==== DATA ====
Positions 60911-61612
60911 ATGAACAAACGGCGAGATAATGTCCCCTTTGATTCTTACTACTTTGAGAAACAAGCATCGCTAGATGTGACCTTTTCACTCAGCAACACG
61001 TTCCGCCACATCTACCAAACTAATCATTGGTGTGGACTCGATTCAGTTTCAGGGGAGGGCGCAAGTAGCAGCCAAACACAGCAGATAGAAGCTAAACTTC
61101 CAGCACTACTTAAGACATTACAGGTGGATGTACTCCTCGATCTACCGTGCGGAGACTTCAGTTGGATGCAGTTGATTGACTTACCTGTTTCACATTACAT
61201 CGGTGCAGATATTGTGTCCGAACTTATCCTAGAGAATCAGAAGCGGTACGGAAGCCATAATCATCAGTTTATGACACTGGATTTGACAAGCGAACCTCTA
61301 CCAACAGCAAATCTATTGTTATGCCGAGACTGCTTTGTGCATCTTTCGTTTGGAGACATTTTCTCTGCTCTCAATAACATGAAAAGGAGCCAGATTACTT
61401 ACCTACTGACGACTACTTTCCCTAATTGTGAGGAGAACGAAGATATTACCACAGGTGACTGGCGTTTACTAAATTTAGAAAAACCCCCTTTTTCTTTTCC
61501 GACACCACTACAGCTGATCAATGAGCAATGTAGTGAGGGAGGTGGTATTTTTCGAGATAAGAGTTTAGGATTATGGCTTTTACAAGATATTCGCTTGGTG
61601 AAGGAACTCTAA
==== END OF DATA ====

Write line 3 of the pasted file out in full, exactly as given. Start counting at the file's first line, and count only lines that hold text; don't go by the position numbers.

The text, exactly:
61001 TTCCGCCACATCTACCAAACTAATCATTGGTGTGGACTCGATTCAGTTTCAGGGGAGGGCGCAAGTAGCAGCCAAACACAGCAGATAGAAGCTAAACTTC